Prof. Chen Jialiang (Dean of the Faculty of Medicine, Chinese University of Hong Kong, Specialist in Gastroenterology and Hepatology. He insists on taking administrative, teaching and diagnosis work. He is on the front line to find the direction of reform. He can also teach students by example, and is committed to cultivating a conscience with medical ethics. doctor) "Doctor, can you not take a bowel shot?" "Drinking diarrhoea is so hard!"
"Aren't you afraid of having fecal occult blood test?" "I heard that a blood test can be used to measure the cancer index?" "I'm afraid of cancer, but I'm afraid of the troublesome and hard work of taking a colon..." These are some of the reasons why many photo background removing citizens are discouraged from preventing colorectal cancer. As we all know, colorectal cancer is the most common cancer in Hong Kong, with more than 5,000 new cases every year, and the mortality rate is also the second highest among all cancers. Colorectal cancer can be prevented or treated early through screening. Colonoscopy is the most accurate, but most people are afraid of invasive examinations and hate colonoscopy, so they are not widely used. Fecal occult blood test patients may have a false alarm Is the fecal occult blood test accurate?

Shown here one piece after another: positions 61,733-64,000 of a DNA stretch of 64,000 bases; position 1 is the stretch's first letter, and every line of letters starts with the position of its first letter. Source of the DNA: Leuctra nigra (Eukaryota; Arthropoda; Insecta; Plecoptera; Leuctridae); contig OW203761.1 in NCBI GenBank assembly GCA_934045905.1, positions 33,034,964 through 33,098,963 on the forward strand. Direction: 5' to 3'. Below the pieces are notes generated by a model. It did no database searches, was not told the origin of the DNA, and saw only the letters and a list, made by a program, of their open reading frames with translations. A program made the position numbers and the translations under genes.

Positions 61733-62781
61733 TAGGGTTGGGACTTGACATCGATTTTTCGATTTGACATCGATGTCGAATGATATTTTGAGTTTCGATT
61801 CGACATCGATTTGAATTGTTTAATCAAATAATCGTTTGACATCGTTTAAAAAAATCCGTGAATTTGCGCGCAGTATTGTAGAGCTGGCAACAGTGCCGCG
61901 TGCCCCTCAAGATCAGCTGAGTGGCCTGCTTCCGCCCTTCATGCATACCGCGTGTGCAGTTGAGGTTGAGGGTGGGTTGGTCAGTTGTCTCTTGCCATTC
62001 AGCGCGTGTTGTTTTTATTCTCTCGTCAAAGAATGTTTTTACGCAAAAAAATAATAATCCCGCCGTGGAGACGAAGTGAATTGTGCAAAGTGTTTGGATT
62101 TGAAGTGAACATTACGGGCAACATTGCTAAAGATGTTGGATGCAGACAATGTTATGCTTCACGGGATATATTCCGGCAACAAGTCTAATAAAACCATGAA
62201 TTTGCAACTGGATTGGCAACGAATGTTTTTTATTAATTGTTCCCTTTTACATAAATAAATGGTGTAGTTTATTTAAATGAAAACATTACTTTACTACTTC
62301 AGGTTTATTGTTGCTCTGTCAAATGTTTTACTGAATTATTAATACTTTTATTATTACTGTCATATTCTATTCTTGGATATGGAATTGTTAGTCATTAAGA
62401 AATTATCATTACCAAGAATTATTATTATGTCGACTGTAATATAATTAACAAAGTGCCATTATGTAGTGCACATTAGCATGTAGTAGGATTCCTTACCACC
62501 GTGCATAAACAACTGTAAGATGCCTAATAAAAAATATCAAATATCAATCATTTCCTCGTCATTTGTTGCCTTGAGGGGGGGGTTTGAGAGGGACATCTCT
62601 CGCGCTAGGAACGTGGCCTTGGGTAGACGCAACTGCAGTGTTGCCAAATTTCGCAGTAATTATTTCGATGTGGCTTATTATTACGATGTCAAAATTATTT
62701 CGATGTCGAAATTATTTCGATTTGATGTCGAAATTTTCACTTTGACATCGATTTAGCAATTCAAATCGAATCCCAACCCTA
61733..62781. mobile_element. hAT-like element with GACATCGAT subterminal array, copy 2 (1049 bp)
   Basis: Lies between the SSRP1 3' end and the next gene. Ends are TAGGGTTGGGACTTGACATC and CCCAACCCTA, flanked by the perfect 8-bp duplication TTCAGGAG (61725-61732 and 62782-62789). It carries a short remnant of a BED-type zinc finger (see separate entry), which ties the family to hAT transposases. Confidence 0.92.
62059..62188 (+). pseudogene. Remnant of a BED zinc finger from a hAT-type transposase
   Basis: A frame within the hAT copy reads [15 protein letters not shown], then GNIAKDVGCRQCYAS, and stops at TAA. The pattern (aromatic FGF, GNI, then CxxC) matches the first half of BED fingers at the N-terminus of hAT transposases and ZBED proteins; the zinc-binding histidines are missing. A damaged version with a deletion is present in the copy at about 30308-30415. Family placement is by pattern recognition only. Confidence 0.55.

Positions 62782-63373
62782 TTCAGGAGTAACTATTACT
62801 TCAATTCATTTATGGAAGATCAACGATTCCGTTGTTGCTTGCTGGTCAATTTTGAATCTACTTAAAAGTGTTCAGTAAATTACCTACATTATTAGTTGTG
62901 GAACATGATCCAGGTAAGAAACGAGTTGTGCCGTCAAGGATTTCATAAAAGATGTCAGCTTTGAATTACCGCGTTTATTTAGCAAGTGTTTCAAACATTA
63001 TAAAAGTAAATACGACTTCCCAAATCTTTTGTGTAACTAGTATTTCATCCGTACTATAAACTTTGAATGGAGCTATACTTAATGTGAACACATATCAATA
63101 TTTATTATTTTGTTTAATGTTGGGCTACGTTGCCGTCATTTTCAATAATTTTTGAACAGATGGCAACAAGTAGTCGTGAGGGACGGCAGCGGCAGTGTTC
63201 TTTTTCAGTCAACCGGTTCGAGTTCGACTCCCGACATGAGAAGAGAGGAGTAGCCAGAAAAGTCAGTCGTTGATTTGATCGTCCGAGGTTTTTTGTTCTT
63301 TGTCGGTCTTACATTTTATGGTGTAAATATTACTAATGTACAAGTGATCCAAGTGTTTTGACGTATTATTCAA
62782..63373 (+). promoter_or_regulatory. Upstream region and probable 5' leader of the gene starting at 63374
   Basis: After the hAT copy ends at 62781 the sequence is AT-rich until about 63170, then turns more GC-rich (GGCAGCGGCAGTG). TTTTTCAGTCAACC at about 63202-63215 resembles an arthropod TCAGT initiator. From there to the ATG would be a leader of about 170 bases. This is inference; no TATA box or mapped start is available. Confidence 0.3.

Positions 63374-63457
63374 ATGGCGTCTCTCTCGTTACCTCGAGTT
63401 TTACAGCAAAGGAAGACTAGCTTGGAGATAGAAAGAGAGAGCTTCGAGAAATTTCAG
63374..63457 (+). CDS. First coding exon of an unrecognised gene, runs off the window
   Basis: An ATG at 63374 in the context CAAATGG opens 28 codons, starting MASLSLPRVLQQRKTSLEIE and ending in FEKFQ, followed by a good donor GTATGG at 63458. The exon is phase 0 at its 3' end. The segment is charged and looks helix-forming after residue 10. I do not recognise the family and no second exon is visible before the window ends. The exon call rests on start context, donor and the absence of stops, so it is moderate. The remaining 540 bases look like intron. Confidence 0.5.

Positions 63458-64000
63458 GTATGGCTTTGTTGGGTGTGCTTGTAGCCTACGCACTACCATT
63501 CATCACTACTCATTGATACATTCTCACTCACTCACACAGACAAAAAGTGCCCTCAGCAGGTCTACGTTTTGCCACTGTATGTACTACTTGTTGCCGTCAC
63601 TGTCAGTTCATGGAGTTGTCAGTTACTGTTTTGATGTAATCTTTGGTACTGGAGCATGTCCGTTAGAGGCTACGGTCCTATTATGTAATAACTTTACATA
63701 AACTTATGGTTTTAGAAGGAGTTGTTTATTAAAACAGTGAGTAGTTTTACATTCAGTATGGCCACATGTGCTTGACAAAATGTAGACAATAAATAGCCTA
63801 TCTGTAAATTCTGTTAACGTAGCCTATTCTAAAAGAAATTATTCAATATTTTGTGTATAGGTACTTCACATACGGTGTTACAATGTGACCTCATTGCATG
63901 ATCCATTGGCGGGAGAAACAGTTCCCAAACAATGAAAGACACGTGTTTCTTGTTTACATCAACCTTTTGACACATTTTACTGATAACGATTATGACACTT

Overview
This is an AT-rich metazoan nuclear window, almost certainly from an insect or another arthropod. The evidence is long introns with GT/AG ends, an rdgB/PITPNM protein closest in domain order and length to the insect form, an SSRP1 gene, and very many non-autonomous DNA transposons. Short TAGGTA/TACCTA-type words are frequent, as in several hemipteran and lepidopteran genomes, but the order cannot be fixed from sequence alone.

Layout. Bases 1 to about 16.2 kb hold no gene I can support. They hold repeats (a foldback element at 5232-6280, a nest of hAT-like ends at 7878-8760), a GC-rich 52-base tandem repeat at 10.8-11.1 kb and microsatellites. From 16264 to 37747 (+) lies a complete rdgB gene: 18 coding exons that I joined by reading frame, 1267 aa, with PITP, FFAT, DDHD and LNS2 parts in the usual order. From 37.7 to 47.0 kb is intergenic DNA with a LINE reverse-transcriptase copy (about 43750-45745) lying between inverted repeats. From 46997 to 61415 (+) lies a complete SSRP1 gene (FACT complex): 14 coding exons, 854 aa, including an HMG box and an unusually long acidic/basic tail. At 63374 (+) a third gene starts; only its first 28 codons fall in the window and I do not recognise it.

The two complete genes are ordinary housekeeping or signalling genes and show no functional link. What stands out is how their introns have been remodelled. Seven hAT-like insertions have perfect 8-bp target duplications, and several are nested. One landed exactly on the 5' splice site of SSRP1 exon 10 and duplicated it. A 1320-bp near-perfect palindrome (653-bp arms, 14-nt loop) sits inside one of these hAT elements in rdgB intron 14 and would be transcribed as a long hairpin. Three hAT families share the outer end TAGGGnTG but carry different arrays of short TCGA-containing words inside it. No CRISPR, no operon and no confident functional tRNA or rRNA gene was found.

Occult blood refers to the presence of trace amounts of blood in the stool that are invisible to the naked eye, thereby inferring whether there is colorectal cancer. Unfortunately, occult blood can only be detected by tumor bleeding, so the accuracy of the occult blood test is only about 70%. False positives also occur frequently. For example, people with hemorrhoids or those taking aspirin have the opportunity to have false positives, giving the patient a false alarm. In addition, we know that polyps are a precursor to colorectal cancer, but polyps don't usually bleed, so the fecal occult blood test cannot detect polyps.